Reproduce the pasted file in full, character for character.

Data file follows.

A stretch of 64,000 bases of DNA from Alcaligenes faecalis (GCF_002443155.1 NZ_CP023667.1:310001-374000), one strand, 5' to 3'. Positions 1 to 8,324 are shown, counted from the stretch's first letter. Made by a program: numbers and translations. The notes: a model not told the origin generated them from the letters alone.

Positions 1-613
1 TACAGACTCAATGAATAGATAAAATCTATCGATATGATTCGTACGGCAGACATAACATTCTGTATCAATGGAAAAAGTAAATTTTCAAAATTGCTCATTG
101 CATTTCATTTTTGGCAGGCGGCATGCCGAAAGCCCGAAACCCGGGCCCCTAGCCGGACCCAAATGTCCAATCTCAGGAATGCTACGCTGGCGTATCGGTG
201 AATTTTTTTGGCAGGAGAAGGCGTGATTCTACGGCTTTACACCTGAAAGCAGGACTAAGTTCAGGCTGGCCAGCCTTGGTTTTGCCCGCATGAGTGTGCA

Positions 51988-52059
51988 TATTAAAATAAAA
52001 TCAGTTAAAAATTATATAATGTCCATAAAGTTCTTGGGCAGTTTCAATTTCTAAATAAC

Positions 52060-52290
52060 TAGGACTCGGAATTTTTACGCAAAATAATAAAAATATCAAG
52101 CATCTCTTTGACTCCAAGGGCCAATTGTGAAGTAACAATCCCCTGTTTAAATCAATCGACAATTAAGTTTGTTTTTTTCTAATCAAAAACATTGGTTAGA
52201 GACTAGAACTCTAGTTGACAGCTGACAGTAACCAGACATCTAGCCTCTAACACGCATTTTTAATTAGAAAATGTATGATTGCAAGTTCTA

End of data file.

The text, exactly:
A stretch of 64,000 bases of DNA from Alcaligenes faecalis (GCF_002443155.1 NZ_CP023667.1:310001-374000), one strand, 5' to 3'. Positions 1 to 8,324 are shown, counted from the stretch's first letter. Made by a program: numbers and translations. The notes: a model not told the origin generated them from the letters alone.

Positions 1-613
1 TACAGACTCAATGAATAGATAAAATCTATCGATATGATTCGTACGGCAGACATAACATTCTGTATCAATGGAAAAAGTAAATTTTCAAAATTGCTCATTG
101 CATTTCATTTTTGGCAGGCGGCATGCCGAAAGCCCGAAACCCGGGCCCCTAGCCGGACCCAAATGTCCAATCTCAGGAATGCTACGCTGGCGTATCGGTG
201 AATTTTTTTGGCAGGAGAAGGCGTGATTCTACGGCTTTACACCTGAAAGCAGGACTAAGTTCAGGCTGGCCAGCCTTGGTTTTGCCCGCATGAGTGTGCA

Positions 51988-52059
51988 TATTAAAATAAAA
52001 TCAGTTAAAAATTATATAATGTCCATAAAGTTCTTGGGCAGTTTCAATTTCTAAATAAC

Positions 52060-52290
52060 TAGGACTCGGAATTTTTACGCAAAATAATAAAAATATCAAG
52101 CATCTCTTTGACTCCAAGGGCCAATTGTGAAGTAACAATCCCCTGTTTAAATCAATCGACAATTAAGTTTGTTTTTTTCTAATCAAAAACATTGGTTAGA
52201 GACTAGAACTCTAGTTGACAGCTGACAGTAACCAGACATCTAGCCTCTAACACGCATTTTTAATTAGAAAATGTATGATTGCAAGTTCTA